by Terry Kramer
AS A WRITER I AM NATURALLY INTRIGUED by the nature of words and phrases, especially those tossed about by gardeners. Garden jargon is as graphic, colorful and diverse as the plants gardeners grow. Simple words that mean one thing in everyday life are a horse of a different color in the horticultural world of common names.
Take the word smut, for example. It is not a thing you would want to have in your home, but it might be lurking about in your garden. Smut in the garden is not a sign of debauchery, but rather a fungal disease that can attack bulbs and corn. You can read all about smut in the garden and not feel a twinge of guilt!
Deadhead is another graphic horticultural term that can confuse some. It is a verb meaning to pick off spent blossoms, not the noun meaning a devout follower of the Grateful Dead.
Most of us on the North Coast think of Honeydew as that sleepy Southern Humboldt town that gets a lot of rain each winter. In garden lingo it is what comes out the back end of aphids, scale and mealy bugs.
And stool layering is not what it sounds like at all. It is actually a useful form of plant propagation where shoots are taken from a root stock that has had soil earthed up around it.
Some garden words can get one into trouble if not used correctly. If the Humboldt County Sheriff's Department discovered you were growing potherbs, they might not believe the crops in question were spinach, collards and kale.
Gardeners also have a propensity to apply graphic descriptions to certain tools and plants. Most gardeners do not call a string trimmer as such, but rather weed whipper or weed whacker, words which reflect their feelings toward the unwanted plants.
They call gladiolus, glads, chrysanthemums, mums, and flowering crab apples, flowering crabs. The latter can conjure the image of a dungeness crab sprouting camellia blossoms if you lack garden-ese.
A sucker is not candy on a stick or a stupid person, but a piece of plant anatomy. Green manure is green but not manure. It is a euphemistic description for cover crop -- green plants that are planted in the fall and turned under each spring to feed the soil.
There is also a fascination with blood in the garden. Aside from using blood meal to feed the soil, gardeners have named a number of beautiful plants bloody names.
Bleeding heart, love-lies bleeding, bloodberry, blood-flower, blood-leaf, blood lily, bloodroot and bloodwood tree are a few that come to mind. There is also the bloodwort family, Haemo-doraceae, and the plant bloody butchers, an old-time term used to describe the beautiful Trillium sessile.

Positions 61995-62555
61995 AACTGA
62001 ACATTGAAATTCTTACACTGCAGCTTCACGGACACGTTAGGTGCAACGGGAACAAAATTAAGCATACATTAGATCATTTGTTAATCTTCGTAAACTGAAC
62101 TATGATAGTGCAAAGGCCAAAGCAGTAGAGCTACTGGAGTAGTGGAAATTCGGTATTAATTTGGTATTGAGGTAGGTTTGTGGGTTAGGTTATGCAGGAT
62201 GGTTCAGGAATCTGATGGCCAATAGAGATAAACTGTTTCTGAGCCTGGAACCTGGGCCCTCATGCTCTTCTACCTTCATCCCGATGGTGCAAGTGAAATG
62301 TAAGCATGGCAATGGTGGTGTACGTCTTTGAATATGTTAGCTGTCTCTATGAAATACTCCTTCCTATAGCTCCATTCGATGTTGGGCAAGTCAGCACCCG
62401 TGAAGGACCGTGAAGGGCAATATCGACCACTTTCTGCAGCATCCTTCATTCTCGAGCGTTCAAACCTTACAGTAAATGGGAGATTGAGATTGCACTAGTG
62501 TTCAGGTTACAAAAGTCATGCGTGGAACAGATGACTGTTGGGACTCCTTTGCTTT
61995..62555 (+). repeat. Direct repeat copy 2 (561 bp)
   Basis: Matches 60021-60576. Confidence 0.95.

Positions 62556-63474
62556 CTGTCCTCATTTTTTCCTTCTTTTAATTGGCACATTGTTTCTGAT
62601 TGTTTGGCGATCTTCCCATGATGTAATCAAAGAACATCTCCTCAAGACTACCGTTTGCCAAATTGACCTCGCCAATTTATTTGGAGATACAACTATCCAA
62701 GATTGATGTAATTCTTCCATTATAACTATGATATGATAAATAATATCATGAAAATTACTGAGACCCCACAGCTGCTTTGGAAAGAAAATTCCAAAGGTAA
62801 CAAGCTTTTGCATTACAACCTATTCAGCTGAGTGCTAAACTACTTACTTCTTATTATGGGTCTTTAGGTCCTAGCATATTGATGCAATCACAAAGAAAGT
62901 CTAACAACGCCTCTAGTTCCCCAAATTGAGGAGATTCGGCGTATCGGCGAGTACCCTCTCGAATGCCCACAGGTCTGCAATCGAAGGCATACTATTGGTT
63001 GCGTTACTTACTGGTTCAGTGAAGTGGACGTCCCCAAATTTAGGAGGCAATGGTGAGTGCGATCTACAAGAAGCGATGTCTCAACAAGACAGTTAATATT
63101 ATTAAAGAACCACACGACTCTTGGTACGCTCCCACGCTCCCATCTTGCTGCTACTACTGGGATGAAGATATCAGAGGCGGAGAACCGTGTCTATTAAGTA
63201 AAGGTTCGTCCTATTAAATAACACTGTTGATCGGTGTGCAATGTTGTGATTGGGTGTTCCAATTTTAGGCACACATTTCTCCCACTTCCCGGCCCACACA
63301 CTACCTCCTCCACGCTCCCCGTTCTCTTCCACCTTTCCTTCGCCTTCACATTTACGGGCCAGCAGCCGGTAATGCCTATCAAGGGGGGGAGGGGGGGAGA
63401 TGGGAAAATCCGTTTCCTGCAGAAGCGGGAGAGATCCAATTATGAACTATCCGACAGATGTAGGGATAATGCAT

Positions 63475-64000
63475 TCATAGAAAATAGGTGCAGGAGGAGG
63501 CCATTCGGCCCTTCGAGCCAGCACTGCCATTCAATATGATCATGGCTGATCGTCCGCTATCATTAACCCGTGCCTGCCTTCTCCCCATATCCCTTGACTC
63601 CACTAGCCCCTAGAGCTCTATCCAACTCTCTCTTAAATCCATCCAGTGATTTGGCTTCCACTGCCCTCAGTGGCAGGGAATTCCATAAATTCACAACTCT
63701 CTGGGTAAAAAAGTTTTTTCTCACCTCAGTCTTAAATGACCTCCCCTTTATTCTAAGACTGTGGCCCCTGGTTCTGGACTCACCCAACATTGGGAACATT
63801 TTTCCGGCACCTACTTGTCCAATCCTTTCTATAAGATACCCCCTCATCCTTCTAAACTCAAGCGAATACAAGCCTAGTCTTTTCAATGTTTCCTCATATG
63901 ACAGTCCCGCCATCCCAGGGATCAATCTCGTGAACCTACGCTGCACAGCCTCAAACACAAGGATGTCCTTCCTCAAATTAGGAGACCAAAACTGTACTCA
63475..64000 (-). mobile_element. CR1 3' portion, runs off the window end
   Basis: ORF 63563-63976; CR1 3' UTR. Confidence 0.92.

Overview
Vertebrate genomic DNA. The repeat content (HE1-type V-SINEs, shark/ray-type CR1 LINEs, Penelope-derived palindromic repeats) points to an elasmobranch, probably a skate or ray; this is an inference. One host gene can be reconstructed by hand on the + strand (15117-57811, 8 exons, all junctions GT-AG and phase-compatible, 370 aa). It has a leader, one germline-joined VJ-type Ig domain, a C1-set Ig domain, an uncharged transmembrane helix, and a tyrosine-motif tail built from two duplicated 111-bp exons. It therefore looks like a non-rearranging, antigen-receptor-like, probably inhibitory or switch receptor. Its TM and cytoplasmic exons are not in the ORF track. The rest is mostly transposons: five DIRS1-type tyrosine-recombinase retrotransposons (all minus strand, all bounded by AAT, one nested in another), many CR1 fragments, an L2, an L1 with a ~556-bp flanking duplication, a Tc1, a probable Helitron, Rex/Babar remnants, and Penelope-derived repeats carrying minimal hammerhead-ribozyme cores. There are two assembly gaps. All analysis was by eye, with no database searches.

Then there is sex. Two plants in the Amaryllis family have very suggestive common names. Brodiaea capitata's common name is blue dicks. The description in Sunset Western Garden Book offers a clue: "Deep blue or violet blue flowers in tight, headlike cluster surrounded with purplish bracts. Thrives in poor soils, summer-baked locations. Pretty spring flowers for sunny banks."
You could also have naked ladies cavorting in the garden. That is the common name for Amaryllis belladonna, being so named because in the late summer reddish naked stalks emerge from a fat bulb that produces trumpet-shaped fragrant pink flowers. Foliage appears after bloom. Consider this: With proper hygiene one could have naked ladies and blue dicks in the garden, but no smut.
There are whimsical garden terms, too. Cuckoo spittle is an old-fashioned name for the froth the spittle bug leaves on a plant. Old timers used to think it was frog spit. The lilly pilly tree has a fanciful, Dr. Seuss-like ring to it, far more colorful than its Latin name, Eugenia smithii.
Gardeners have also named certain plants, or weeds, after notable people. Jim Hill mustard is a type of yellow flowered mustard weed common along railroad tracks. It was named after Jim Hill, a great railroad entrepreneur of the last century.
Sweet william, an old-fashioned fragrant perennial of the carnation family, was named after William, Duke of Cumberland (1721-1765). But since he defeated the Scots in the Battle of Culloden (1746) the denizens of Scotland apply the moniker "stinking billy" to the flower.
One of my favorites is the Joe-Pye weed. What used to be considered a gangly perennial weed years ago is tres chic in the perennial world today.
It was named after the Native American Joe Pye who is said to have cured typhus fever in New England with the plant. The botanical name is Eupatorium purpureum.
Personally, I think of a eupatorium as the place where nutty gardeners belong.
Terry Kramer is a Bayside free-lance writer and owner of Jacoby Creek Nursery.
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